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Reply to: Insight May Limit Identification of Eating Disorders

  • Tomoko Udo
    Correspondence
    Address correspondence to Tomoko Udo, Ph.D., School of Public Health, University at Albany, Health Policy, Management, and Behavior, 1 University Place, Rensselaer, NY 12144.
    Affiliations
    Department of Health Policy, Management, and Behavior, School of Public Health, University at Albany, State University of New York, Rensselaer, New York
    Search for articles by this author
  • Carlos M. Grilo
    Affiliations
    Department of Psychiatry, Yale University School of Medicine, New Haven, Connecticut
    Search for articles by this author
Published:December 20, 2018DOI:https://doi.org/10.1016/j.biopsych.2018.11.014
      In their letter to the editor, Brodrick and McAdams (
      • Brodrick B.
      • McAdams C.
      Insight may limit identification of eating disorders.
      ) raised two measurement-related concerns regarding our previous report (
      • Udo T.
      • Grilo C.M.
      Prevalence and correlates of DSM-5–defined eating disorders in a nationally representative sample of U.S. adults.
      ) on the prevalence and correlates of eating disorders (EDs) based on DSM-5 criteria using data from the 2012 to 2013 National Epidemiological Survey on Alcohol and Related Conditions-III. This DSM-5–based study (
      • Udo T.
      • Grilo C.M.
      Prevalence and correlates of DSM-5–defined eating disorders in a nationally representative sample of U.S. adults.
      ) reported lower prevalence estimates for both bulimia nervosa and binge-eating disorder and a lower persistence rate for anorexia nervosa (AN) than expected based on previous DSM-IV studies (
      • Brodrick B.
      • McAdams C.
      Insight may limit identification of eating disorders.
      ,
      • Hudson J.I.
      • Pope H.G.
      Evolving perspectives on the public health burden of eating disorders.
      ). We (
      • Udo T.
      • Grilo C.M.
      Prevalence and correlates of DSM-5–defined eating disorders in a nationally representative sample of U.S. adults.
      ) and a commentary by Hudson and Pope (
      • Hudson J.I.
      • Pope H.G.
      Evolving perspectives on the public health burden of eating disorders.
      ) highlighted these discrepancies with the only other nationally representative U.S. survey—the 2001 to 2003 National Comorbidity Survey Replication (
      • Hudson J.I.
      • Hiripi E.
      • Pope Jr., H.G.
      • Kessler R.C.
      The prevalence and correlates of eating disorders in the National Comorbidity Survey Replication.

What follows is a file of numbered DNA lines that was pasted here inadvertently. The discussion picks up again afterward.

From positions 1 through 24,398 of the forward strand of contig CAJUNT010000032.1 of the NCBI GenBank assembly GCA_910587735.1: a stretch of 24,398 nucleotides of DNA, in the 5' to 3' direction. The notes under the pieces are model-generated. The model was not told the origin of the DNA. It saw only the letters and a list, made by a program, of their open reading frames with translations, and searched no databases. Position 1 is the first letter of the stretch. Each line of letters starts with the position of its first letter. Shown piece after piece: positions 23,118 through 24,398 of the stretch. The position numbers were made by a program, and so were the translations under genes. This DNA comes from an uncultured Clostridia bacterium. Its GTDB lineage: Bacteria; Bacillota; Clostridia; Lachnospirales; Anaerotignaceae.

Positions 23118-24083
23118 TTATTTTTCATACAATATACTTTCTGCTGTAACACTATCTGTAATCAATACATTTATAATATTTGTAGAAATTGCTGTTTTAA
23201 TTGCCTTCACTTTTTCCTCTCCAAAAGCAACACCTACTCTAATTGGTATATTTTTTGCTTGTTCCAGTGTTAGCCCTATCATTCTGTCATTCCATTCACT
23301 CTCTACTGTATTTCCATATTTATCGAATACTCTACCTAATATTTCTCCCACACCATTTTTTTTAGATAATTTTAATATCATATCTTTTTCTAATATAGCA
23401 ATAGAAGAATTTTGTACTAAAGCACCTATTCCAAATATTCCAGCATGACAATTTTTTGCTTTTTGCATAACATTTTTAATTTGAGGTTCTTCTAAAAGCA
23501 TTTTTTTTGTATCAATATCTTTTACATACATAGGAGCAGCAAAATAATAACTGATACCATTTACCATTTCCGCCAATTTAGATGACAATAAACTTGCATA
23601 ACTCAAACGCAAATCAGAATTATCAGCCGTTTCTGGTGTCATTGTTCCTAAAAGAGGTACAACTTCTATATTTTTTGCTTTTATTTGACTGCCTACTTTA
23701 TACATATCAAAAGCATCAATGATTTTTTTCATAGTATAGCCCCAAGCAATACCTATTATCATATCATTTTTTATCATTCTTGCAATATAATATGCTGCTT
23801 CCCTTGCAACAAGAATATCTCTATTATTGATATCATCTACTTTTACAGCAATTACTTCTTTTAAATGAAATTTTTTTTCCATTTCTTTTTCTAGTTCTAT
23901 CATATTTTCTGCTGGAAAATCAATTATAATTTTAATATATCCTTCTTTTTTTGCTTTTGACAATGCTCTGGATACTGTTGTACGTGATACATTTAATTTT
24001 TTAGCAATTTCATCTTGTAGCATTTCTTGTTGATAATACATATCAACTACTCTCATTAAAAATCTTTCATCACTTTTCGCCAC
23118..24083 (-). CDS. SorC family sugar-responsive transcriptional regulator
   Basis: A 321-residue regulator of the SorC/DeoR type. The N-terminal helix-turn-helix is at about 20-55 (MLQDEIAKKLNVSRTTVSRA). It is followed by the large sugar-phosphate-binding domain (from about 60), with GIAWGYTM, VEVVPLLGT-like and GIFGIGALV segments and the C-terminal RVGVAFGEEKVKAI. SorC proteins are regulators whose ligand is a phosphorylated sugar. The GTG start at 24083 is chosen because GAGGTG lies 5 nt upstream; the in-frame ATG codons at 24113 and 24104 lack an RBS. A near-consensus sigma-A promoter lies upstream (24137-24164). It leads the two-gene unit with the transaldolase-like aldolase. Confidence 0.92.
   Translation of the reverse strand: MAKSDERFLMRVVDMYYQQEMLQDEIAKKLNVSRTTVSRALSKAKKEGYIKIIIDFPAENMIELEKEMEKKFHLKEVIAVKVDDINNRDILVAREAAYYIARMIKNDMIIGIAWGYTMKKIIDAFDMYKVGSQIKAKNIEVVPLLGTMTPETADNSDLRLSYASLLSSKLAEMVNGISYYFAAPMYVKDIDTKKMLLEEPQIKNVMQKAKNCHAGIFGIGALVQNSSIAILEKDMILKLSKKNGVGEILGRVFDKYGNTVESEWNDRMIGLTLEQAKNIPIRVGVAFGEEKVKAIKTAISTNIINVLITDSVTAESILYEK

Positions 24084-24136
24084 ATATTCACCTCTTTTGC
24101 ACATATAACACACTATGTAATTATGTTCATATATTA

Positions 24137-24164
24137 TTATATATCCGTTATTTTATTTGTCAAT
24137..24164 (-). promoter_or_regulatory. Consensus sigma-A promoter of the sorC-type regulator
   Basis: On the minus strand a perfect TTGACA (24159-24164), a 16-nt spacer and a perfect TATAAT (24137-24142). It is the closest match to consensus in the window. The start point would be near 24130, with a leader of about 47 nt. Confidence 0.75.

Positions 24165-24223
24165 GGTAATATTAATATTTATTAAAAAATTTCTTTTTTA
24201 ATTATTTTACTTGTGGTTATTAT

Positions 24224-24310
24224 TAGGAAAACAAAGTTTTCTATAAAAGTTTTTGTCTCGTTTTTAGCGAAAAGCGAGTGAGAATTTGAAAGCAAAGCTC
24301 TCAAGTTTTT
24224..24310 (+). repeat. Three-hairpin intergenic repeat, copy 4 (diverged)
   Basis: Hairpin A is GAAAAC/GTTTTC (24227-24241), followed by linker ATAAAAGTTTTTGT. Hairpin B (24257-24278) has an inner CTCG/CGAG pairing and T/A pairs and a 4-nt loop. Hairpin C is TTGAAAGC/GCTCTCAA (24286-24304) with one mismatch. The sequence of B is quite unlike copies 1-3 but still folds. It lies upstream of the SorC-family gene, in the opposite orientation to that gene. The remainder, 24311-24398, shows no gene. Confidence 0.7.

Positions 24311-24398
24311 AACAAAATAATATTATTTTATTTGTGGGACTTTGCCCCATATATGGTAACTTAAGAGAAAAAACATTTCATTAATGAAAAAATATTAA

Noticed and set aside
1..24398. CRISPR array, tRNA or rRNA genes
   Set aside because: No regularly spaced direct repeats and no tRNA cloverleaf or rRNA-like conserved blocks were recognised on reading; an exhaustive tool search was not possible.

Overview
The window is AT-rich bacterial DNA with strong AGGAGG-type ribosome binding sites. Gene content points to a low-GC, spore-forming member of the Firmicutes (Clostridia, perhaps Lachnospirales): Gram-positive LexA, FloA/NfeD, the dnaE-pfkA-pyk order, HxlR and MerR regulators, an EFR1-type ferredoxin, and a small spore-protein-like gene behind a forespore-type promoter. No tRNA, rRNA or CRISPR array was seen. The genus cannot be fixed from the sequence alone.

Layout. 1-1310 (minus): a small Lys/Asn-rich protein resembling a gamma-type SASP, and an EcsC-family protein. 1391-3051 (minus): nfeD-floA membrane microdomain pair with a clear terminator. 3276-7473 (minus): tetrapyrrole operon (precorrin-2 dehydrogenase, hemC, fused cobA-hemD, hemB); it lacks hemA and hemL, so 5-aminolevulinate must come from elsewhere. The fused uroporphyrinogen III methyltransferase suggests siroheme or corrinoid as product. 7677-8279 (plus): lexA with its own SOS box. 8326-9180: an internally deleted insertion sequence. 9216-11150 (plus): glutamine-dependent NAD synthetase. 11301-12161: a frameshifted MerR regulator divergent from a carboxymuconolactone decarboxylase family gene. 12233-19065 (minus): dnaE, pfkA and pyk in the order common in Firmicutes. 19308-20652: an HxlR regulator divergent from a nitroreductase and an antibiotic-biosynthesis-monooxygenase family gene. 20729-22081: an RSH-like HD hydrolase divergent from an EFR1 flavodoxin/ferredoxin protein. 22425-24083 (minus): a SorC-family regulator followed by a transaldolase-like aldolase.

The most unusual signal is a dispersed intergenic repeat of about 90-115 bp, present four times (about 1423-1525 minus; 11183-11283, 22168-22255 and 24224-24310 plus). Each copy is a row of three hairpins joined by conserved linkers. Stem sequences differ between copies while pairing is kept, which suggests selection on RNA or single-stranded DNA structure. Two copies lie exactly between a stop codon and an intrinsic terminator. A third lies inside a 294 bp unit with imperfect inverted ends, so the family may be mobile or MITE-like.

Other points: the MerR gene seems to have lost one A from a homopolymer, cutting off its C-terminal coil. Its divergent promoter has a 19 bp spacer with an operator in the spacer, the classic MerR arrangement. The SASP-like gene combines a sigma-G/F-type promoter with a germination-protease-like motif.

)—and the World Health Organization Survey (
      • Kessler R.C.
      • Berglund P.A.
      • Chiu W.T.
      • Deitz A.C.
      • Hudson J.I.
      • Shahly V.
      • et al.
      The prevalence and correlates of binge eating disorder in the World Health Organization World Mental Health Surveys.
      ), and discussed possible contributors to variations in prevalence estimates across studies (e.g., changes in diagnostic criteria, different interviews and interview structures such as length and ordering, fatigue, administration training methods, sampling, different date cohorts). Importantly, neither our (
      • Udo T.
      • Grilo C.M.
      Prevalence and correlates of DSM-5–defined eating disorders in a nationally representative sample of U.S. adults.
      ) nor the Hudson et al. (
      • Hudson J.I.
      • Hiripi E.
      • Pope Jr., H.G.
      • Kessler R.C.
      The prevalence and correlates of eating disorders in the National Comorbidity Survey Replication.
      ) sensitivity analyses exploring the potential impacts of looser or stricter diagnostic definitions revealed any substantial effects on prevalence estimates.
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      Linked Article

      • Insight May Limit Identification of Eating Disorders
        Biological PsychiatryVol. 85Issue 11
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          We write in regard to the recent publication “Prevalence and Correlates of DSM-5–Defined Eating Disorders in a Nationally Representative Sample of U.S. Adults” (1). We previously obtained the same dataset from the National Epidemiologic Survey on Alcohol and Related Conditions and became concerned about the ability of this structured phone interview (Alcohol Use Disorder and Associated Disabilities Interview Schedule-5) to assess eating disorders. These results are reported both here and previously in Afifi et al.
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